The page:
My Dad—I called him Paps—used to say my music was like ginger ale.
“It’s not for everybody.”
I get it, I understood what he was saying. You’ve got Coke. You’ve got Pepsi. They’re the Big Two, people drink billions of bottles a day. Both are extremely popular.
And then you have ginger ale. That’s me.
This recipe is like ginger ale, it’s really good and a nice change of pace, but it might not be for everybody. That’s OK. I love it. It’s unique.
I was in Carlsbad, California, and as I was driving home from a walk on the beach, I stopped at a fish store. They had some halibut that was so fresh it pinched me on the buttcheek as I walked by. The nerve! Hasn’t he been reading the papers?
He should have–I think he was wrapped in one!
Carlsbad must be the halibut capital of the world. They always seem to have an abundance and it ain’t too expensive at all.
I bought a one-pound piece, it looked wonderful and smelled like the sea. Then I went next door to the grocery store and bought some antipasti. Antipasti means “before the pasta” in Italian. It’s usually some peppers, olives, cheeses, salami, that kind of stuff. You have antipasti out on plates as your guests arrive at the trailer park.
I wasn’t having anyone over for dinner, I just thought it might be nice to gnaw on an olive while I was cooking.
So I bought some green and black Cerignola olives. My uncle Oscar used to buy these huge jars of Cerignola olives, and I always loved them. Then I got some red peppers. Or at least, I always thought they were red peppers.
They were red, yes. And they were peppers, yes. I’ve been eating them for quite a while, and I always thought they were Italian. I was wrong. I know, hard to believe that Mr. Man could ever be wrong about anything, but it happened.
I saw a little sign right above the bright red peppers, a sign that said “Peppadew.”
Peppadew? Sounds like some kinda over-caffeinated energy beverage that the kids drink these days to get all jacked up before they go to one of them damn rock music festivals.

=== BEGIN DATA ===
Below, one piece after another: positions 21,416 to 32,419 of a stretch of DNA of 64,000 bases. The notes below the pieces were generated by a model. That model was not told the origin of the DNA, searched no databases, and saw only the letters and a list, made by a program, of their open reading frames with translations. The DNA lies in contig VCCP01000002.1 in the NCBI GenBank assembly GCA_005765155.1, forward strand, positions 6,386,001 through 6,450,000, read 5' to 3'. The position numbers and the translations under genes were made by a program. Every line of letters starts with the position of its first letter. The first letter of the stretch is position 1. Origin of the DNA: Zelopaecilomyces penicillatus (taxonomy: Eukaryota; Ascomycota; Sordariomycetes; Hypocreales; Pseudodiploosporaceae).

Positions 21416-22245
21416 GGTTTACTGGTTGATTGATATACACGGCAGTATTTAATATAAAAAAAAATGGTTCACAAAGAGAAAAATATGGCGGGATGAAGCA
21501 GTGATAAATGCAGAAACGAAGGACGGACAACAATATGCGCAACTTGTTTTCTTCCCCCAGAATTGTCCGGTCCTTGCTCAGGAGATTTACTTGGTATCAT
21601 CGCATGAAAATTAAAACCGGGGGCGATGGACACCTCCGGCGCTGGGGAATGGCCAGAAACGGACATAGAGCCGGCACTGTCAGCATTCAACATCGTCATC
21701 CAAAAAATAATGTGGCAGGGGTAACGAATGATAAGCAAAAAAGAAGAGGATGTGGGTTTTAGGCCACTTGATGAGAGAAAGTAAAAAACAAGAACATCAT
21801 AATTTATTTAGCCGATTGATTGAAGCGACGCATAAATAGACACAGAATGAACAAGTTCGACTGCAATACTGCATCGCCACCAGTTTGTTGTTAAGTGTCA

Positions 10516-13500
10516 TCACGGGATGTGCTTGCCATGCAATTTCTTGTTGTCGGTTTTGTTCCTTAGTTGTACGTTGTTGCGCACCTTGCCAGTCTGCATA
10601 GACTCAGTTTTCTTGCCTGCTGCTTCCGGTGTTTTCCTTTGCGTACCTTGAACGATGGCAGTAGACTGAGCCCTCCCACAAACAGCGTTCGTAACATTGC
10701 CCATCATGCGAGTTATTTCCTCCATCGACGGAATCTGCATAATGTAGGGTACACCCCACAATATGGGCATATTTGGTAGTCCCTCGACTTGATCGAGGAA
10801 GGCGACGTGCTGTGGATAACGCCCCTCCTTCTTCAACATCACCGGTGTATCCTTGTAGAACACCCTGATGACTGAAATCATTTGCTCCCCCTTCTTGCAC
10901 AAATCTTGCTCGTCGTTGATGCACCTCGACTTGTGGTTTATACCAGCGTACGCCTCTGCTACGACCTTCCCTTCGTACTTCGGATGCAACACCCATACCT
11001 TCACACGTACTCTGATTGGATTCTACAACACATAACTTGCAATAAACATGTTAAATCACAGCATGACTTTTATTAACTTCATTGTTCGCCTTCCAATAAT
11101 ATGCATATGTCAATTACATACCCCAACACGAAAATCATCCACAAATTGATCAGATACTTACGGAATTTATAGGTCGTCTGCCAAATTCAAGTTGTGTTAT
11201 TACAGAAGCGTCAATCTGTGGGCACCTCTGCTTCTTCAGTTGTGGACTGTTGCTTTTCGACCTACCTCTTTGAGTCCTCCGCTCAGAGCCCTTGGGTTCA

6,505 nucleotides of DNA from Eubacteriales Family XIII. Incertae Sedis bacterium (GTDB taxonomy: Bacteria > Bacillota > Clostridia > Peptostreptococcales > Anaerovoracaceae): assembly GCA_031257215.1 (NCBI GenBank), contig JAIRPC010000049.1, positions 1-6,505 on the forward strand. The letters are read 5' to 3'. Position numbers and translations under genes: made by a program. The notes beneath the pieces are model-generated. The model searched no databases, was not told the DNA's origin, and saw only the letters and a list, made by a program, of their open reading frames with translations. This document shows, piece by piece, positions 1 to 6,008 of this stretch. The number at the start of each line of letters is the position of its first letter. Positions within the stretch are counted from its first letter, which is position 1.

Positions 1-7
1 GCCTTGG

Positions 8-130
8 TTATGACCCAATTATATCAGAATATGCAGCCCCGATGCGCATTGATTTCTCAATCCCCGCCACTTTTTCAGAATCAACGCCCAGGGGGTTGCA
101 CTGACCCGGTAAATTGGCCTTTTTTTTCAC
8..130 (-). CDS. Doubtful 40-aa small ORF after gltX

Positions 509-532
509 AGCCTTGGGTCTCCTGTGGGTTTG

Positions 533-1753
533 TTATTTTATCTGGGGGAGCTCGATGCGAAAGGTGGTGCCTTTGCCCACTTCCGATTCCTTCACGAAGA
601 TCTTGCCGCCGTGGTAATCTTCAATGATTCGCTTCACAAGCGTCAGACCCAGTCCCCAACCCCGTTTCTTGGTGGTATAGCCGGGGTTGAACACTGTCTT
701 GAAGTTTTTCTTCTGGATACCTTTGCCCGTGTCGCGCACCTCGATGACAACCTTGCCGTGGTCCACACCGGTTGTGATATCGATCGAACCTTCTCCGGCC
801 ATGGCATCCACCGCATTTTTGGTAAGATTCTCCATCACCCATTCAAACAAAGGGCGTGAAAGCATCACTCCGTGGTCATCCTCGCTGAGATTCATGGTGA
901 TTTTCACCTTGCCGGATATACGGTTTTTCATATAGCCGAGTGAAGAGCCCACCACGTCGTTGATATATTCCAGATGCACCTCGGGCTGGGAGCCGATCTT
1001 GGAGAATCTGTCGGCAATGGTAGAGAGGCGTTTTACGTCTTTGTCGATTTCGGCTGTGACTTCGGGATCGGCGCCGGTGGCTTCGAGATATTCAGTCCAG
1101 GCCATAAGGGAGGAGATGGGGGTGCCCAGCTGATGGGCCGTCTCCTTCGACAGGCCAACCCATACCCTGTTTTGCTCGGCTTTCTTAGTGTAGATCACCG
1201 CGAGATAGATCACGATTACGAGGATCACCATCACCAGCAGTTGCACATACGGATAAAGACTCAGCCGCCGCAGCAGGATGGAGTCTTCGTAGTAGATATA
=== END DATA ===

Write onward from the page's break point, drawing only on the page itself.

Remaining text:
I put some in the container with the olives, and when I got back to the house where I was dog-sitting, I decided to look them up. Peppadew.
Well, it turns out that these were created—actually patented—in the 1990s in South Africa. I know, it sounds like something I’d make up, but I swear it’s true!
I’ve been eating these things for years and I always thought they were Eye-Tralian. But they ain’t. They’re from South Africa, which is not too far from the country that’s named in my honor…
Peppadew peppers are about the size of a cherry tomato; they taste a little sweet, and a little spicy, and I’ve always liked them.
So I put a few Peppadews and some olives in a bowl, and put the halibut on a plate, and in a stroke of fish-making mastery, I decided to make a sauce with the antipasti.
But I wanted to make sure everything would get along, that these flavors would synch up.
I tasted a black Cerignola olive and it was delish, not too strong. I tasted the green Cerignola olives, and they tasted…too pungent. Kinda sour. I wasn’t digging the flavor, so I left them out.
So, I had black Cerignola olives, Peppadew, and what else should I add?
I rounded up the Usual Suspects—olive oil, lemon, garlic, and shallots.
And the sauce? She was a-so nice!
1 pound skinless halibut filet
2 tablespoons olive oil
2 tablespoons olive oil
2 tablespoons chopped shallots
2 tablespoons dry white wine
1 tablespoon minced garlic
2 tablespoons chopped black olives (no seeds)
2 tablespoons chopped Peppadew peppers
2 tablespoons freshly squeezed lemon juice
2 tablespoons chopped fresh Italian parsley
HERE WE GO…
Heat a 12 inch sauté pan over medium heat.
Add 2 tablespoons of olive oil.
As the oil heats, sprinkle a little Kosher salt, black pepper and turbinado sugar on top of each piece of fish.
Place the fish—seasoned side down—in the pan, and sauté for 3 minutes. Don’t stir, don’t move.
As the fish cooks, sprinkle the unseasoned top of the fish with a little Kosher salt, black pepper, and turbinado sugar.
Turn the fish over, sauté on the other side for 3 minutes.
Remove the fish from the pan to a nice platter.
Add 2 tablespoons of olive oil to the fish pan.
Add the shallots, let them cook for a minute or two until the edges get golden.
Add the white wine, stir, and let it cook off for a minute or two.
Add the garlic, cook and stir for a minute or two.
Add the olives and peppers, stir and cook for a couple minutes.
Add the lemon juice and parsley, stir and cook for a minute or two.
Put the sauce on the fish, make it look all pretty with a garnish of fresh parsley, and…